You probably know by now that the omega-3 fatty acids in fish are good for you: They’re excellent for your ticker, a boon to brain health and help maintain visual acuity. The American Heart Association and the World Health Organization both recommend regular fish consumption for its fatty acid content. And our very own in-house nutrition guru, Jonny Bowden, PhD, calls fish oil “one of the most anti-inflammatory compounds in the world.” If you are not getting at least two servings of fish per week, have a condition such as arthritis or heart disease, or are at risk for macular degeneration, you might consider taking a supplement.
Not all fish oil supplements are created equal, however; they vary widely by type, quality as well as balance of fatty acids. Choosing a fish oil doesn’t have to be rocket science, though. We’ve broken down the varieties you’re most likely to see in the supplement aisle and five key things to consider when selecting a brand for you.
1. Look at the variety of fish and how it’s sourced. When a product is labeled fish oil, it’s typically a blend of more than one fish — usually smaller fish such as anchovies, sardines and mackerel. A fish oil blend is affordable and has the most research around its benefits, but it’s not the only option.
Cod liver oil contains vitamins A and D in addition to omega-3 fatty acids that support brain health. Krill oil has gained traction in recent years both for its sustainability and its bioavailability, according to Josh Axe, DNM, CNS, DC, co-founder of Ancient Nutrition and founder of draxe.com. “Krill oil is considered one of the most sustainable sources of omega-3 fatty acids, as Atlantic krill are among the most abundant animal species in the world,” explains Dr. Axe. He notes that there are limited studies on bioavailability, but a 2015 review of 14 studies concluded that key essential fatty acids are better absorbed from krill oil when compared to fish oil. Another variety you might see on the shelves is wild salmon oil, also rich in omega-3 fatty acids, and since it’s sourced from wild — not farmed — salmon, it’s considered to be more sustainable than some other varieties.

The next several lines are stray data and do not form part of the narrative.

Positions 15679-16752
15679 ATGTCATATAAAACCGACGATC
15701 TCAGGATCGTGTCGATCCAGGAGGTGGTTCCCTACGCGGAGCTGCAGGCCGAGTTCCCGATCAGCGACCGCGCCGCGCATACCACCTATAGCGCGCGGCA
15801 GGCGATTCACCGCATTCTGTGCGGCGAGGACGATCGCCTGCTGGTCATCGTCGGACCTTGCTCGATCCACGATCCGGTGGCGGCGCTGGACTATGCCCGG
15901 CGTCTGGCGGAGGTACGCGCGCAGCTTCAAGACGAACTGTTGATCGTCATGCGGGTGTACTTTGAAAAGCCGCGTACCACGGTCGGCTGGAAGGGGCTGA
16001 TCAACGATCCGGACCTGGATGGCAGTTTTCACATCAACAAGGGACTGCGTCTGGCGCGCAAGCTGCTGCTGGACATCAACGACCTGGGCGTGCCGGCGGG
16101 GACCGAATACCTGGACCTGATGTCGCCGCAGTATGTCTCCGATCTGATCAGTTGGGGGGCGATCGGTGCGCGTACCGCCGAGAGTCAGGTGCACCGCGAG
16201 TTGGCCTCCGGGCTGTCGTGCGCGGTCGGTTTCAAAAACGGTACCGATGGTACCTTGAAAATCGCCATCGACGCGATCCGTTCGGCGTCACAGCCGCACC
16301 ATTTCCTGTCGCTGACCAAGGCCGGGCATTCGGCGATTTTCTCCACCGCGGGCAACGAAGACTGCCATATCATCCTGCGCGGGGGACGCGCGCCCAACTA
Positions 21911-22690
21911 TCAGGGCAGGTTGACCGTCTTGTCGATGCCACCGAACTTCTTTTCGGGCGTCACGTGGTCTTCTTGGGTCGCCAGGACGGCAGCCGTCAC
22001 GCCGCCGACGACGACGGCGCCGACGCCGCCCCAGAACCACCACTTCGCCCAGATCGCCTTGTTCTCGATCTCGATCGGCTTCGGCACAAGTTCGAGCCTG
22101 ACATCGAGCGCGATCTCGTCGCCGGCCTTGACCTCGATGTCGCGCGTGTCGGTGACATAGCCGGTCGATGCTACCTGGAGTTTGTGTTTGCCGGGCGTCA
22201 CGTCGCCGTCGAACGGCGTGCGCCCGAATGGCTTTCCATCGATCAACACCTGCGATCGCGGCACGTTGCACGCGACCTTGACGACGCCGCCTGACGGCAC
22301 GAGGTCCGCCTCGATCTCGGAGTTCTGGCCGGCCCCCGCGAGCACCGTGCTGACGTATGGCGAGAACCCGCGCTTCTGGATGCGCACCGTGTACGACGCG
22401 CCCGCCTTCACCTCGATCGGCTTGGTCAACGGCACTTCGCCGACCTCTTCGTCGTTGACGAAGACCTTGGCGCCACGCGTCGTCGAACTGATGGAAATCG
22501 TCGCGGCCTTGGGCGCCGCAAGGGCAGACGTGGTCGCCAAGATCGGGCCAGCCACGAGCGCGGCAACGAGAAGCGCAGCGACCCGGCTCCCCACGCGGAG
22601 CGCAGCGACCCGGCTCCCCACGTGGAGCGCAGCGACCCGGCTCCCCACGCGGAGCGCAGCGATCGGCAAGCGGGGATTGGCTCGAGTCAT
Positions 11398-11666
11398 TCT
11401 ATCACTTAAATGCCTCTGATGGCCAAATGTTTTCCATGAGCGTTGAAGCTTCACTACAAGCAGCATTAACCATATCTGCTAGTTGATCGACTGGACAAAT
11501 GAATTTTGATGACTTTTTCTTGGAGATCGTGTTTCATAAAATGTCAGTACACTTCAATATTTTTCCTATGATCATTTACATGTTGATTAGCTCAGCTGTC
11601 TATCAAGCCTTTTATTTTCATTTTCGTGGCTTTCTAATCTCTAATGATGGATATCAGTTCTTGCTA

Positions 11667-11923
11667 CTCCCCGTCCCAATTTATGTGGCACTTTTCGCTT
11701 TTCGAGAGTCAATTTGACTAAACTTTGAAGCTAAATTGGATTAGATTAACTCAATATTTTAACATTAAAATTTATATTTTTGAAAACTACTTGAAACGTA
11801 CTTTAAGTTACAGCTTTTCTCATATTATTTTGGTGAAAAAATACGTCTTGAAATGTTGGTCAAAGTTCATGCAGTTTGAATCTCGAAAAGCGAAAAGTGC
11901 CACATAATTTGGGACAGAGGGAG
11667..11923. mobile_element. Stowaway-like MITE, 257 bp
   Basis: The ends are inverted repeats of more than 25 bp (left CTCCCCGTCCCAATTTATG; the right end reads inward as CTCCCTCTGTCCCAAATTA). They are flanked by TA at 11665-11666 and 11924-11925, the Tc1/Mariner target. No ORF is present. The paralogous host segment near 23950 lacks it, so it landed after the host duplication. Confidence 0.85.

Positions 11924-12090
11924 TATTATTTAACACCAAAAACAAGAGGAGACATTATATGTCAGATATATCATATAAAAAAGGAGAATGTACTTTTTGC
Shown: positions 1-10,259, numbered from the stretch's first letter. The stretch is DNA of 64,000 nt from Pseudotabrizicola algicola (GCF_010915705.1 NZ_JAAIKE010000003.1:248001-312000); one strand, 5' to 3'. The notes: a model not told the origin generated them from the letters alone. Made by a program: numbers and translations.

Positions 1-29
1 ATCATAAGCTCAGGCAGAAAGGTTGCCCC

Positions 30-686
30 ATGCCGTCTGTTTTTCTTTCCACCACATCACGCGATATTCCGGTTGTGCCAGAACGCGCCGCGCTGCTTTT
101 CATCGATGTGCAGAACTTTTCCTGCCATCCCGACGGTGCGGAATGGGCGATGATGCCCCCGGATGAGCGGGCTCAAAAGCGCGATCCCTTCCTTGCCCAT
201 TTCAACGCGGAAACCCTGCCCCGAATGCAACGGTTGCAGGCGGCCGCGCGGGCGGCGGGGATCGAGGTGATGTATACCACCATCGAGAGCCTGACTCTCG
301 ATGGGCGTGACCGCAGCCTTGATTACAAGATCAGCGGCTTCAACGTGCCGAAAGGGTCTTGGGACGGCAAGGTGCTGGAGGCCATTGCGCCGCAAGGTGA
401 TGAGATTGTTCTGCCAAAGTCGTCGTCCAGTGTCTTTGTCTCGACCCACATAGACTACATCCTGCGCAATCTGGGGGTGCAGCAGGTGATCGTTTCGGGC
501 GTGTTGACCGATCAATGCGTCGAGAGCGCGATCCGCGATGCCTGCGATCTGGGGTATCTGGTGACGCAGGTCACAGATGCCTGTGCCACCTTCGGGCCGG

And while krill and wild salmon are often noted to be sustainably sourced, it doesn’t mean that regular fish oil is not. Look for varieties that state they are sustainably caught, or denote a geographic location where sustainable fishing is mandated, such as Norwegian- or Alaskan-caught fish.
2. Know the difference between high EPA and DHA formulas. The two major fatty acids found in fish are eicosapentaenoic acid (EPA) and docosahexaenoic acid (DHA) — and while they both provide benefits, you may choose a different ratio of one over the other depending on your needs. Laurel Sterling, RD, CDN, national educator for Carlson Labs, recommends opting for a high-EPA formulation for supporting cardiovascular, joint and skin health. A high-DHA formulation, she suggests, typically would be suited to women who are pregnant or breastfeeding and for children’s brain and vision development. It could also be utilized for supporting cognitive function, nerve health and for vision. Remember that most fish oils tend to have more naturally occurring EPA than DHA, but most companies now offer formulations that have higher concentrations of one or the other.